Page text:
The standard American lifestyle

This is an adapted summary of a talk I gave at the Foundry Treatment Center in Steamboat Springs, CO, on 5/11/18. This essay is intended to summarize some of biological processes that were discussed in an attempt to give a general idea of how our lifestyle affects our mental health.

If you’re like the average American, you spend most of your day inside, hunched over, surrounded by people you’d rather avoid; eating the standard American diet: a diet that is high in calories, low in fermentable fiber, and exceeds the recommended sugar and grain intakes [1]. After work or school, you mindlessly commute home to finally enjoy the day; to then spend it glued to your handheld looking glass later than you should; to only wake up dreading having to repeat the cycle, like you’re Sisyphus reincarnated [2].

The current narrative on mental health leads us to believe that we are physiologically broken, and we need the help of a professional to properly function as a human again. We are told to blame genetics like it’s the new God of the gaps cursing us with a neurotransmitter imbalance for bad karma in a past life — probably because blaming ourselves make us feel even worse [3–6]. Perhaps it’s not genetics. Maybe it’s our lifestyle that we should blame first and start to rebuttal.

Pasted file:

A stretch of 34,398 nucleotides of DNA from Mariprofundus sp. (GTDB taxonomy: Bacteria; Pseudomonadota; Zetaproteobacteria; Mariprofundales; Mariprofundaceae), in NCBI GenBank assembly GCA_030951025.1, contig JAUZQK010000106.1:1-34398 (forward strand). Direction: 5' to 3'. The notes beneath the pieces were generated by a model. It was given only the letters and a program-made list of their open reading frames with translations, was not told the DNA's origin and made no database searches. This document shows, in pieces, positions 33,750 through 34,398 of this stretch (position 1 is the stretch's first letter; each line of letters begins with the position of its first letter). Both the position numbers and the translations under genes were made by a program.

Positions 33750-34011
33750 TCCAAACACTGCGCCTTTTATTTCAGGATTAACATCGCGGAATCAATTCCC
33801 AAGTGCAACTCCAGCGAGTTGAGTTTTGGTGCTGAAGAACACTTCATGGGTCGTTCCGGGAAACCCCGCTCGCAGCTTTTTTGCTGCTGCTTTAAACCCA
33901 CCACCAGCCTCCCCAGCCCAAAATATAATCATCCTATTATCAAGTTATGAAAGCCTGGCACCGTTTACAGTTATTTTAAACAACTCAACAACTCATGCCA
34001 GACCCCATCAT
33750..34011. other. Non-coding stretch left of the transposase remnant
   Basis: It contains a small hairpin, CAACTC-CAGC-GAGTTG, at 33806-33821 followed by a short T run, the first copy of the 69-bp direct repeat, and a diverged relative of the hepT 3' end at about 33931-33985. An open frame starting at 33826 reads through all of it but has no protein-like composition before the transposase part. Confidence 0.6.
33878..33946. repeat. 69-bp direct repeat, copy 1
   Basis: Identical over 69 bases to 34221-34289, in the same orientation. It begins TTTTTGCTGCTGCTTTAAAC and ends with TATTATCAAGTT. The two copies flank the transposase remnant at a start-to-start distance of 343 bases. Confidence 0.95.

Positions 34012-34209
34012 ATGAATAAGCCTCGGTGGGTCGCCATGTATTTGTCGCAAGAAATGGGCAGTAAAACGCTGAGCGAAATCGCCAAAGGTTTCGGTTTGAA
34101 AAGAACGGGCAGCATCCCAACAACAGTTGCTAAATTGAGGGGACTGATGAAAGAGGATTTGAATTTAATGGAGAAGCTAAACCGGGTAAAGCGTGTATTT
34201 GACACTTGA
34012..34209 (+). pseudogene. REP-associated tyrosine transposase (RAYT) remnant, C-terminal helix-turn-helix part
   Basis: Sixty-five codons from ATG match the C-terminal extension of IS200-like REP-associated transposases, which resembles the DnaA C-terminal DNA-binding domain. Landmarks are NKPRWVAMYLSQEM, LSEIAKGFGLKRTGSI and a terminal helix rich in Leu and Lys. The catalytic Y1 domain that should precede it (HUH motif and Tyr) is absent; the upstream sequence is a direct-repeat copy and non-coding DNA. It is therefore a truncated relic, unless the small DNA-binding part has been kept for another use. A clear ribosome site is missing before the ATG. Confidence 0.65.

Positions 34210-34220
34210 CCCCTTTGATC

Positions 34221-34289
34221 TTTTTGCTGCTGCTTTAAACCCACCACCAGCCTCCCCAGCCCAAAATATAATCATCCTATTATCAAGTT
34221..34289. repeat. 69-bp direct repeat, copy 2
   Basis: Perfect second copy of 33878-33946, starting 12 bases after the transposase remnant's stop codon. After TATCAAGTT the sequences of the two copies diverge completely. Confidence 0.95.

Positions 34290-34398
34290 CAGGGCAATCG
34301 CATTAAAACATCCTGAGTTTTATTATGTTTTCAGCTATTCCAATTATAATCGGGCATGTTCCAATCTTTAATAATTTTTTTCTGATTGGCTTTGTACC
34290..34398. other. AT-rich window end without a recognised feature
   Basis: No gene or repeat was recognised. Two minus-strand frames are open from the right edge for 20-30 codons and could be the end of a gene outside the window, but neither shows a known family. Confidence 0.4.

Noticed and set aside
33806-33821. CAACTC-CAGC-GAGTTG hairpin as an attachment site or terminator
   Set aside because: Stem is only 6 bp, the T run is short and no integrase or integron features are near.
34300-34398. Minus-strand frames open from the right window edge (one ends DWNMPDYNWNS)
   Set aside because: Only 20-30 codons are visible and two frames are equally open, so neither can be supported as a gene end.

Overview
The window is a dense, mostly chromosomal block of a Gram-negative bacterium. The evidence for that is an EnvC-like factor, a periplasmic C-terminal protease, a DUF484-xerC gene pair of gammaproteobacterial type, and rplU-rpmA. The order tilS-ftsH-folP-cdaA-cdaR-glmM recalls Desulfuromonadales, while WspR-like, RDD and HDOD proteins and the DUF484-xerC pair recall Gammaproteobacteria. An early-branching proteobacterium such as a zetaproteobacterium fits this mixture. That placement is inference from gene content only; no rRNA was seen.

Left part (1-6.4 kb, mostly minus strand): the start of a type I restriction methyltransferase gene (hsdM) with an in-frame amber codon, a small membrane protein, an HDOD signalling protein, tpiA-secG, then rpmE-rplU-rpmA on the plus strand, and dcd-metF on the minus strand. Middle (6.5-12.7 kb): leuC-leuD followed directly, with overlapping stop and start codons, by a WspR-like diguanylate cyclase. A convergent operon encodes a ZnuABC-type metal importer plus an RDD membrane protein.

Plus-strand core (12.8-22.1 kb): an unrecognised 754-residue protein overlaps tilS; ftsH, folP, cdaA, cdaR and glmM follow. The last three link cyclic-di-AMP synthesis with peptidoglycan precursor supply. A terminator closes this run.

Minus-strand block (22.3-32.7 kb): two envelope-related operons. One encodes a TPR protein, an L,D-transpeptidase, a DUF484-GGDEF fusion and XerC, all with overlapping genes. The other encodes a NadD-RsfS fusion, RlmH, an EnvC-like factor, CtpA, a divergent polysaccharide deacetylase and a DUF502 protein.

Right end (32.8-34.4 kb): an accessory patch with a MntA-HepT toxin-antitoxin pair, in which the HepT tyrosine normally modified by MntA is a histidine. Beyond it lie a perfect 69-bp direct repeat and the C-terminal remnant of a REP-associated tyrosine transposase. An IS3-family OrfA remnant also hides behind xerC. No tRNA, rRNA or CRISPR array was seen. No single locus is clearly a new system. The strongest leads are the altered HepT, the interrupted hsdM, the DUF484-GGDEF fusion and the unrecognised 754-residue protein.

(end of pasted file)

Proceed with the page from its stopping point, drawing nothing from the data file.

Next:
In an attempt to break the cycle. I challenge you to a six week challenge.

6 week challenge

· Sunshine — 30 mins/day

· Sugar/processed food — 0 grams/day

· Physical activity — 1 hr/day

· Vegetables — 1 large smoothie/day

· Cold shower — 3mins/day

· Sleep — 7.5 hrs/day

· Water — 1 L/day

Let’s get into the science.

Photo by Zac Durant on Unsplash